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Publication numberUS3133440 A
Publication typeGrant
Publication dateMay 19, 1964
Filing dateSep 14, 1960
Priority dateSep 14, 1960
Publication numberUS 3133440 A, US 3133440A, US-A-3133440, US3133440 A, US3133440A
InventorsConkling William C
Original AssigneeWallace & Tiernan Inc
Export CitationBiBTeX, EndNote, RefMan
External Links: USPTO, USPTO Assignment, Espacenet
Stabilizing apparatus for floats for variable flow meters
US 3133440 A
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Description  (OCR text may contain errors)

United States Patent Ofiice 3,133,440 Patented May 19, 1964 3,133,440 STABILIZING APPARATUS FOR FLOATS FOR VARIABLE FLOW METERS William C. Conkling, Essex Fells, N.J., assignor to Wallace & Tiernan Incorporated, Belleville, N.J., a corporation of Delaware Filed Sept. 14, 1960, Ser. No. 55,879 4 Claims. (Cl. 73209) This invention relates to variable restriction flow meters, and especially to floats for such meters which are stabilized against oscillation, particularly horizontal oscillation.

A Variable restriction flow meter of the type concerned herein is a fluid flow measuring device comprising a vertically extending passage for the upward flow of fluid to be measured, and a float which rides in the stream of fluid within the vertical passage. The present invention is coneerned with meters using elongated vertically extending tapered passages in which the floats move. The cross-sectional area of the passage which is open to the flow of fluid is increased as the float moves upwardly and decreased as the float moves downwardly. For a given fiuid being metered, the vertical position of the float may be taken as a measure of the rate of fluid flow. Various indicating mechanisms are employed so that the vertical position of the float may be measured.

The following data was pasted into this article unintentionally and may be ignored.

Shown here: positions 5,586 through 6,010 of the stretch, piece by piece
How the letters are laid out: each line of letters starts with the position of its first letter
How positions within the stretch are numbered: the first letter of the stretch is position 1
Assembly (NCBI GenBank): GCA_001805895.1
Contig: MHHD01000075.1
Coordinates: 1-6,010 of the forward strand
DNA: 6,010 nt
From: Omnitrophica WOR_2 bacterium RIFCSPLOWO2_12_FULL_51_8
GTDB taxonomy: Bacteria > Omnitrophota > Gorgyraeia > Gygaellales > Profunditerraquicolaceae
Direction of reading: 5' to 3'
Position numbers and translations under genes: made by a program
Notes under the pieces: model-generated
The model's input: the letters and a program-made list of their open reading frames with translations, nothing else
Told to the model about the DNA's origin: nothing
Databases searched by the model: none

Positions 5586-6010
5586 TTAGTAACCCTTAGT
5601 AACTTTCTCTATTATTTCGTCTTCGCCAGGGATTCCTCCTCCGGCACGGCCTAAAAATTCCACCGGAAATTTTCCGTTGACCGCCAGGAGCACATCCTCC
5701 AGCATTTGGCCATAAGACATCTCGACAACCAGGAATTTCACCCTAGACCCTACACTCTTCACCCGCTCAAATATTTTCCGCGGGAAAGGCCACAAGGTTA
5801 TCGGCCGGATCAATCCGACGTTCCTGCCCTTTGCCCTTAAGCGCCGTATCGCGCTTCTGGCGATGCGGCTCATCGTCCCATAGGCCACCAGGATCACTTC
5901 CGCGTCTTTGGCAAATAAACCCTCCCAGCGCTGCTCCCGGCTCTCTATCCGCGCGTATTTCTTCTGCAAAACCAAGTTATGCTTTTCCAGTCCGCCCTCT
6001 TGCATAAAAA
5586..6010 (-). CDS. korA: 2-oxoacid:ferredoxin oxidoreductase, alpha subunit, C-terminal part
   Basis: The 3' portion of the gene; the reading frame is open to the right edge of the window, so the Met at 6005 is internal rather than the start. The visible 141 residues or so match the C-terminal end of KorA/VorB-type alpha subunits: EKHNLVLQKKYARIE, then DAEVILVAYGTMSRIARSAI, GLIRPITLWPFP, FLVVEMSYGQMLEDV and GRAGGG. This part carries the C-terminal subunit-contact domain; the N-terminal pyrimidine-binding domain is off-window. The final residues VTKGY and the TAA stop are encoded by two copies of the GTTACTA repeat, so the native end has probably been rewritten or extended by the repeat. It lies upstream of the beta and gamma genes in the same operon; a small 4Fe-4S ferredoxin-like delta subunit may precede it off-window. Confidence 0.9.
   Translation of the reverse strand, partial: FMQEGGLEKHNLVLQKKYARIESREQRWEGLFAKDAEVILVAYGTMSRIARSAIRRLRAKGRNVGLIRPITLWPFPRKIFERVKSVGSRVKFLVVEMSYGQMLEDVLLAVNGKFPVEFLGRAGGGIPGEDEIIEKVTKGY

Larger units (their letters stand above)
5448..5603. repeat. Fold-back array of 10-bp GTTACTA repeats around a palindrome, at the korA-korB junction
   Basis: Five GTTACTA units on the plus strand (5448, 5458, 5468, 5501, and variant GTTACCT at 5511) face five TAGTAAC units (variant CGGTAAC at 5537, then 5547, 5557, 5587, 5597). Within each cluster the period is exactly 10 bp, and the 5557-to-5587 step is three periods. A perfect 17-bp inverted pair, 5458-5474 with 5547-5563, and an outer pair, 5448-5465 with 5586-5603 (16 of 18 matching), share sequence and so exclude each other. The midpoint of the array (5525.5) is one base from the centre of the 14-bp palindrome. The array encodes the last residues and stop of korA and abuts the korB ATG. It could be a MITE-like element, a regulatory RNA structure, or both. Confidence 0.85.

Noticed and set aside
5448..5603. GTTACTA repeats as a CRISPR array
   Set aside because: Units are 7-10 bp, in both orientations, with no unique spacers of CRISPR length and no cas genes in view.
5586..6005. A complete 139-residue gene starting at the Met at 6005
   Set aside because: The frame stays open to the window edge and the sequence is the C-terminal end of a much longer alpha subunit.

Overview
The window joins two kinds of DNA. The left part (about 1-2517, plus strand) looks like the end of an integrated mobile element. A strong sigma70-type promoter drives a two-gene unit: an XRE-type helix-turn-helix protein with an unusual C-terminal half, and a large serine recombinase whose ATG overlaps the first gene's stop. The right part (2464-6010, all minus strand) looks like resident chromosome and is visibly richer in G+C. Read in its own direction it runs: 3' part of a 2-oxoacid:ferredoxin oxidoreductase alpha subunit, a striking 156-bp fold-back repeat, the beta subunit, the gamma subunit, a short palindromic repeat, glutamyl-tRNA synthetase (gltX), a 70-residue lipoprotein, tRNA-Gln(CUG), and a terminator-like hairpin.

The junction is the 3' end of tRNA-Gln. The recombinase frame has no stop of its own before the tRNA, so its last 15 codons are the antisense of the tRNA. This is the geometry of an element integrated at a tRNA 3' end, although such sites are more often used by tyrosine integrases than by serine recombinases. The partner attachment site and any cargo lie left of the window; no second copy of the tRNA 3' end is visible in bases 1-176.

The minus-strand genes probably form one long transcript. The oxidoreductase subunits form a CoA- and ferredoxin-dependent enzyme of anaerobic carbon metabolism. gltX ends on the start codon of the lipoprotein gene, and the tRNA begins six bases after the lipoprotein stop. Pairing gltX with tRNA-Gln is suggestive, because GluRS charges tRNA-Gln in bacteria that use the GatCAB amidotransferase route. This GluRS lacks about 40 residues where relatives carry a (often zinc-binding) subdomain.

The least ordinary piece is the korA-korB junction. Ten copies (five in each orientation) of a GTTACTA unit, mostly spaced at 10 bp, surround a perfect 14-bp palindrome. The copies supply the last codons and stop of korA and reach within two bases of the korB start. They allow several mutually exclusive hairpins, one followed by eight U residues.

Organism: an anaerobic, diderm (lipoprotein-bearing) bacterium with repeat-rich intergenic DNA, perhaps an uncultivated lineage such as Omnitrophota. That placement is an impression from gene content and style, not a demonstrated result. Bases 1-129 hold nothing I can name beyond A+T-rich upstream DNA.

Spherical floats are commonly used in meters of the tapered tube type, since a spherical float is simple and inexpensive to make accurately, and has a useful degree of stablity in many flow measuring situations. It has been found, however, that such floats are sometimes unstable and oscillate either horizontally or vertically. Various types of guide structures have been proposed to eliminate horizontal oscillations.

Various factors are known to contribute to the presence of horizontal oscillatons. One such factor is the ratio of the inside diameter of the tube to the diameter of the float. For example, where that ratio is 1:30, oscillations are likely, whereas they are not encountered as frequently where that ratio is 1:15. A tube with a wide angie of taper (such as may be used when the tube is relatively short, e.g., 3 inches) is more susceptible to oscillations than a tube with a narrow angle of taper (such as may be used in a 5 inch tube). Floats having larger diameters are more likely to oscillate than floats having smaller diameters. For example, a meter having a float with a inch diameter oscillates more than a smaller capacity meter having a float with a inch diameter, it being understood that the meters are otherwise equivalent, that is to say, the tubes are of the same length and the ratio of diameter of tube to diameter of float is the same at any level in both tubes.

Horizontal or lateral oscillation may appear as complex linear horizontal motons under some conditions, whereas under other conditions it may appear as a rapid rolling of the float around the inside surface of the tube. In either case, it may produce wear on the float and tube, resulting in inaccuracy of the meter Furthermore, an error is introduced by a change in position of the float from its normal quiescent position. The float tends to climb higher in the tube, thereby indicating a flow greater than that actually taking place. This climbing tendency may in part be due to the upward component of force on the float as it rolls on or collides with a tapered wall of the tube.